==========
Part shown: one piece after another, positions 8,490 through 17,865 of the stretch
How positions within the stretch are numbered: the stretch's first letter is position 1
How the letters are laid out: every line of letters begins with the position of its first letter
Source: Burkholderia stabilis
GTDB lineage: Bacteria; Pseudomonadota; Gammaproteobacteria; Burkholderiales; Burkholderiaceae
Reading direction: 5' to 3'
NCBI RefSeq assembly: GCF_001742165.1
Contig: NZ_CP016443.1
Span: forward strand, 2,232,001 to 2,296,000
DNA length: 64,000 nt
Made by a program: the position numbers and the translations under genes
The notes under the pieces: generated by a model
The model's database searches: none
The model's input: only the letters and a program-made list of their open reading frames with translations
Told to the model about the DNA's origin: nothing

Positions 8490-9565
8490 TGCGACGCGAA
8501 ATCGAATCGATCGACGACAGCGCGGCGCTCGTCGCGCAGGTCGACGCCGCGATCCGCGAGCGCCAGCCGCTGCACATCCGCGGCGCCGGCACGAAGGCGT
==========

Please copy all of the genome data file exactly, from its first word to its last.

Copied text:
Part shown: one piece after another, positions 8,490 through 17,865 of the stretch
How positions within the stretch are numbered: the stretch's first letter is position 1
How the letters are laid out: every line of letters begins with the position of its first letter
Source: Burkholderia stabilis
GTDB lineage: Bacteria; Pseudomonadota; Gammaproteobacteria; Burkholderiales; Burkholderiaceae
Reading direction: 5' to 3'
NCBI RefSeq assembly: GCF_001742165.1
Contig: NZ_CP016443.1
Span: forward strand, 2,232,001 to 2,296,000
DNA length: 64,000 nt
Made by a program: the position numbers and the translations under genes
The notes under the pieces: generated by a model
The model's database searches: none
The model's input: only the letters and a program-made list of their open reading frames with translations
Told to the model about the DNA's origin: nothing

Positions 8490-9565
8490 TGCGACGCGAA
8501 ATCGAATCGATCGACGACAGCGCGGCGCTCGTCGCGCAGGTCGACGCCGCGATCCGCGAGCGCCAGCCGCTGCACATCCGCGGCGCCGGCACGAAGGCGT